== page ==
Materials and Methods
Identification and annotation of pepper GRAS genes
Whole genome data for pepper cv. CM334 and cv. Zunla-1 were used for this study, and their genomic information were downloaded from http://peppergenome.snu.ac.kr/download.php and http://peppersequence.genomics.cn/, respectively (Kim et al., 2014; Qin et al., 2014). Arabidopsis GRAS genes were obtained from TAIR (https://www.Arabidopsis.org/), whereas rice GRAS genes were downloaded from RGAP (http://rice.plantbiology.msu.edu) (Tian et al., 2004). The tomato GRAS information was obtained from SGN (https://solgenomics.net/) (Niu et al., 2017). The latest Hidden Markov Model (HMM) of GRAS domain (PF03514.11) (http://pfam.sanger.ac.uk/) was used as a BLAST query to search against the entire protein datasets of cv. CM334 and cv. Zunla-1 with an E-value of 1e−5 using HMMER 3.0 (Huang et al., 2015). Meanwhile, all AtGRAS and OsGRAS proteins were used as queries to search against the two pepper databases using default parameters. The length of the hit out of the range from 350 to 820 aa was rejected. In order to validate their putative accuracy, conserved domains essential for GRAS proteins were evaluated by SMART (http://smart.embl-heidelberg.de/) and PFAM database. Finally, all outputs from two independent databases were aligned and those having similar GRAS core domain were deemed as the same gene. After these stringent criterions, sequences with the presence of GRAS domain were retained for further analysis. In our study, we refer to the variety cv. CM334 as the reference for subsequent whole genome-wide analysis.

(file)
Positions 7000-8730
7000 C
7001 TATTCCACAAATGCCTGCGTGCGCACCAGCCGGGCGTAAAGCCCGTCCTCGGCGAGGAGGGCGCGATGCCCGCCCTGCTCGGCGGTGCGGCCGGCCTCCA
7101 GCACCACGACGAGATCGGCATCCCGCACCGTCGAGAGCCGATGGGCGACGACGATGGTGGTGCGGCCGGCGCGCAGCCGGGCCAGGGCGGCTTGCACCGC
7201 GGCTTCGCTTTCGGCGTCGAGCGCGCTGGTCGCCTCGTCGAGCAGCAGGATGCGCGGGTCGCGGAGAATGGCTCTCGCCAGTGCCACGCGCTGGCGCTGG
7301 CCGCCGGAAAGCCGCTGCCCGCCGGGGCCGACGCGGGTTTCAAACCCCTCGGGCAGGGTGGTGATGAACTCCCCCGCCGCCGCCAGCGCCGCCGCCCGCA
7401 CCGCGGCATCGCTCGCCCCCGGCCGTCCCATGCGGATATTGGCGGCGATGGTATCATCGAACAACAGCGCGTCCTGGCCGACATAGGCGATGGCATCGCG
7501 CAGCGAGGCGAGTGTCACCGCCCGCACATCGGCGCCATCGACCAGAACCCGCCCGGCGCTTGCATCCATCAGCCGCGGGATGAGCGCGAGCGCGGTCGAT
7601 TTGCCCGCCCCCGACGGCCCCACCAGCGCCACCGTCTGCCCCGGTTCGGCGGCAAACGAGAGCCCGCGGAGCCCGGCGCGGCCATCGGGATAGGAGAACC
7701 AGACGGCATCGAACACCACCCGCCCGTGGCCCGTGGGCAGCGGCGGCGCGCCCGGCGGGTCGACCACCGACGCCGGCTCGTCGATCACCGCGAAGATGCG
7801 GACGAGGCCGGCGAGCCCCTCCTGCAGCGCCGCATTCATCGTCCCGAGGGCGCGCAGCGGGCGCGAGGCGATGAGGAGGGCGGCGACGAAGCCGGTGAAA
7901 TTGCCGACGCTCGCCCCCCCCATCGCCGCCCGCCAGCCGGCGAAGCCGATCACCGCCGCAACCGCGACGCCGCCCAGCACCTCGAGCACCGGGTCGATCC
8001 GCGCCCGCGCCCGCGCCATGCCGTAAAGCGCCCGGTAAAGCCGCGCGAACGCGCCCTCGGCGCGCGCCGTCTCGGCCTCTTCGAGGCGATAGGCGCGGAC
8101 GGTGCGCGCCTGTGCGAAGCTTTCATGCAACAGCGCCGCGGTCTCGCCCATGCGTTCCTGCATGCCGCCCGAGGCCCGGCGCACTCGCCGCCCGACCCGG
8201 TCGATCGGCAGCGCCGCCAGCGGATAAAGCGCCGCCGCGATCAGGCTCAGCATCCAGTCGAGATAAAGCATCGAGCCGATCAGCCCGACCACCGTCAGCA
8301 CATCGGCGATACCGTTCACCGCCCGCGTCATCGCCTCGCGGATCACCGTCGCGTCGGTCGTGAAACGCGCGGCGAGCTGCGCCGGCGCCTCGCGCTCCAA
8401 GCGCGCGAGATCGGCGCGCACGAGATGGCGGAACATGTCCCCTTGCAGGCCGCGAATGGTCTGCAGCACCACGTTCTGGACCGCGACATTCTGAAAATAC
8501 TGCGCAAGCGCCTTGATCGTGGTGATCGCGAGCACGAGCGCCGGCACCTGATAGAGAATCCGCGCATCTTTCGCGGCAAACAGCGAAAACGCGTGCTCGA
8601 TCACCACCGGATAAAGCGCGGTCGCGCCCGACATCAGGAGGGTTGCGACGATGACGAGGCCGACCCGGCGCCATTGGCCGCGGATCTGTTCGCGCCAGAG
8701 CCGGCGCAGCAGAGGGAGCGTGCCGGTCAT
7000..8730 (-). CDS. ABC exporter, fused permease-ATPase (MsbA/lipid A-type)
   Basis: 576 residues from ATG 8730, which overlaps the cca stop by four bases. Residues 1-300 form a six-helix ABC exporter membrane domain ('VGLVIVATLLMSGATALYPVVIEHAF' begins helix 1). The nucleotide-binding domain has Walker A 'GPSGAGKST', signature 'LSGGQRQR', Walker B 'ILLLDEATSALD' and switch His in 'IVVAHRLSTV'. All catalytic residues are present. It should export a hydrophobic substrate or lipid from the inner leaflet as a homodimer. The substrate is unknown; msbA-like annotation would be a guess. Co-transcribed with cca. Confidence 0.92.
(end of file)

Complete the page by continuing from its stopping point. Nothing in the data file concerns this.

Phylogenetic analysis of CaGRAS genes